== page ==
Skip to content

Interviewing Tips

Mike’s guide for first year law students is a worthwhile read. It reminded me of a problem I have encountered when second and third students seek references from me for jobs. I require a writing sample, transcript, and a chat before I agree to write a letter or even be a reference. The chat may be the most important part of the process. For one I enjoy the chance to learn more about my students than I normally do in class. More importantly, it forces students to articulate what it is they wish to do and why they want a particular job. Of course many law students have no clue whether litigation or transactional work is what they want to do. And really how could they? Unlike medical school, unless one works in a clinic or had some exposure to a law firm prior to law school, the practice of law is opaque. Nonetheless, building on some of Mike’s points about knowing who you are and my own conversations with law students, I think there is a way for students to do well in interviews and maybe even know better which jobs to go after.

First, reflect on what you have done before law school. Think about who you are outside of your law school persona. Unfortunately unlike business school students, law students often enter law school with little or no real job experience. Still that does not mean students have no sense of who they are. Summer jobs, undergraduate degrees, internships, fellowships, all can reveal a bit about what experiences a student can draw on and offer to a practice. Put differently, think like the one hiring. Would you hire someone who simply says I want a job? Of course not. The person who can tell a story based on facts about who they are and how that contributes to their interest in a practice and/or what personal experience may mean a little less training is more interesting to a firm than the general candidate. For example, one student I knew had experience with environmental compliance and was applying to work with a telecom that needed help with permits. Although he did not have the exact experience of telecom compliance, his previous skills in navigating city and state bureaucracies and his ability to talk about telecom issues based on class reading helped him get the job.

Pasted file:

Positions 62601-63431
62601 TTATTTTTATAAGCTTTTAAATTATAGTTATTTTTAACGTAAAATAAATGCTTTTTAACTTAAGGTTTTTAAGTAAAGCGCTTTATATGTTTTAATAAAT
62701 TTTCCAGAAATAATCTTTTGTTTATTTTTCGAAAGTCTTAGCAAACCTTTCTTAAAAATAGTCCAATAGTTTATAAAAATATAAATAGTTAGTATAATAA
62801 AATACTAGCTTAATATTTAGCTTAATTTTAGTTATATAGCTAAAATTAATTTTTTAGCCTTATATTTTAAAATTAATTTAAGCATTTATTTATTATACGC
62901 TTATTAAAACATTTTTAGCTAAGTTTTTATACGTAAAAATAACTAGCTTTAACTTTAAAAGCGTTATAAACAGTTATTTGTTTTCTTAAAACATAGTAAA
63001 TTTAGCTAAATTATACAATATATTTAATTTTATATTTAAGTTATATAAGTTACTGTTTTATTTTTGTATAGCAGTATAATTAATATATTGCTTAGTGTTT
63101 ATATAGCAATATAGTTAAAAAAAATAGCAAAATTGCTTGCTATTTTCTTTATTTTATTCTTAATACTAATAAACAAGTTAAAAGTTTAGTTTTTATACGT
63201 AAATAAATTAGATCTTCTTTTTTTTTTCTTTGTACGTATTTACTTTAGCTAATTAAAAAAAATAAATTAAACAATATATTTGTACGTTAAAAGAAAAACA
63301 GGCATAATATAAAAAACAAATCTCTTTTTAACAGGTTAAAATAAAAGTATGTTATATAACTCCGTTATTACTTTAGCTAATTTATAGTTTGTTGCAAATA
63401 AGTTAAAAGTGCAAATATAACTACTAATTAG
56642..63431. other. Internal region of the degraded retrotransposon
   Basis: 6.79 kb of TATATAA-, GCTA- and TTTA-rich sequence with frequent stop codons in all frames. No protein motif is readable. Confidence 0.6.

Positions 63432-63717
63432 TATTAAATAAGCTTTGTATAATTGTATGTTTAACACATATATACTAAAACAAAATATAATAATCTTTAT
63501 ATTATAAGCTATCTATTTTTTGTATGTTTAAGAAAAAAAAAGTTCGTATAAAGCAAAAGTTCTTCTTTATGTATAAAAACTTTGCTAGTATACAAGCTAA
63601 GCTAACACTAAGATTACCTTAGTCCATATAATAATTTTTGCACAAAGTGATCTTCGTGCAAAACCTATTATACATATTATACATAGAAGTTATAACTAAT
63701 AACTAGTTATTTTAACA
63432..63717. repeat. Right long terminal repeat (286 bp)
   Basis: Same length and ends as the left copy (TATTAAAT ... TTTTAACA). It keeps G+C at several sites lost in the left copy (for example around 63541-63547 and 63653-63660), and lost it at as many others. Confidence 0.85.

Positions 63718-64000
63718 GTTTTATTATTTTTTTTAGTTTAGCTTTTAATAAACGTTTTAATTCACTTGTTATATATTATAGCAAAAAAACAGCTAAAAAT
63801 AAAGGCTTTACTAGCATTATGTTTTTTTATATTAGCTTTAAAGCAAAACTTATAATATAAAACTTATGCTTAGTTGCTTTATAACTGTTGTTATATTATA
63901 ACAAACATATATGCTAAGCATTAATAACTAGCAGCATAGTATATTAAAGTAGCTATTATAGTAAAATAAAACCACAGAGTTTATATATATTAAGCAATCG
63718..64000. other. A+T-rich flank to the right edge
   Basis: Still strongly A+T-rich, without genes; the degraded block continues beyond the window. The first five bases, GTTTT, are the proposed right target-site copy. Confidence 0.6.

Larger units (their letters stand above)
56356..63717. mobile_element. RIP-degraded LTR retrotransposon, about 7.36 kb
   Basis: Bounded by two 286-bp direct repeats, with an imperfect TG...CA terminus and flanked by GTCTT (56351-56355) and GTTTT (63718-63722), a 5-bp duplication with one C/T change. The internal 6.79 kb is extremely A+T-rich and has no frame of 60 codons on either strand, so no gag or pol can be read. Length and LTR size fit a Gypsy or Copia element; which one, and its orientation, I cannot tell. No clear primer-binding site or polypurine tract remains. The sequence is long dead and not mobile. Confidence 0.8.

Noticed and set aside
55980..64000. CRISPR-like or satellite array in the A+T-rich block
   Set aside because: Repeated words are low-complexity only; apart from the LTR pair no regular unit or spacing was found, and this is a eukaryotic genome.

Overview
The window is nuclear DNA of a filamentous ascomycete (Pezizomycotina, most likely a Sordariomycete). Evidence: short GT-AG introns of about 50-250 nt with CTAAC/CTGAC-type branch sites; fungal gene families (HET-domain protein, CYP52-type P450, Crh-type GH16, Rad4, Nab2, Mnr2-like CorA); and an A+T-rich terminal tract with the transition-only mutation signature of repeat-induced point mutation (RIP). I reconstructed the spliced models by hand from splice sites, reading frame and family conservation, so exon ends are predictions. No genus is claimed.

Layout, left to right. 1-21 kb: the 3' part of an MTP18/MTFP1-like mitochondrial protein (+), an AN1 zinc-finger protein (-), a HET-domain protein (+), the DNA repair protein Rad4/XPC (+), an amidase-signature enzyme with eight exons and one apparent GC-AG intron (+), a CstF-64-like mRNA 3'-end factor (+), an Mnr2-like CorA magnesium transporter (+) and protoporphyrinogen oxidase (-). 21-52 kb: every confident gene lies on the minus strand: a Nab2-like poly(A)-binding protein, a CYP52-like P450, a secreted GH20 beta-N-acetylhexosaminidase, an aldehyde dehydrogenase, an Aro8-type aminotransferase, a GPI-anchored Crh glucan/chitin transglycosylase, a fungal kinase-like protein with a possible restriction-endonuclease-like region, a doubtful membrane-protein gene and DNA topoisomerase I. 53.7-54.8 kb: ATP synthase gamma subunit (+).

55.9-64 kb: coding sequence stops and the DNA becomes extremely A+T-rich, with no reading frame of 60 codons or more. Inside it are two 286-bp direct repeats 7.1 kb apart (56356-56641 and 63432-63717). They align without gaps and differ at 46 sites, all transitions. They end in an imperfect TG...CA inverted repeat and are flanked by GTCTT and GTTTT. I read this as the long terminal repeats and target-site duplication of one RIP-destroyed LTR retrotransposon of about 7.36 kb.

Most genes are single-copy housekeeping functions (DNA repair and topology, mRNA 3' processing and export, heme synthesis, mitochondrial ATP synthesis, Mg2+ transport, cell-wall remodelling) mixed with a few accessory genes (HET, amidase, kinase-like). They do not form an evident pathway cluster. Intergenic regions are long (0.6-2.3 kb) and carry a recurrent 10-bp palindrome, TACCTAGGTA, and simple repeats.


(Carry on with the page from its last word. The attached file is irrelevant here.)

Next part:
So when you are preparing for an interview, remember to have your narrative about who you are and what you bring to the table ready. The firms want to hire you, but you must show why they should hire you over the others they are interviewing. One way to do that is to study the job description. A friend of mine was a director at a software company, and he was looking for a specific skill set. He took the time to write a somewhat detailed job description. He told me that numerous times interviewees would go off on tangents and tout their experience or their interest in some aspect of the company but never explained how they fit the job position. This behavior baffled him and of course those people did not get the job. Again, as a law student you may not have the skills or experience to be a perfect match. Yet that does not mean you cannot study the description, especially for a non-firm position, and see what you might be able to add to a firm. As much as I hate the phrase, you need to demonstrate your added value to any employer. They are investing in you; and you in them. A warning must, however, travel with this idea: Do not overstate your qualifications.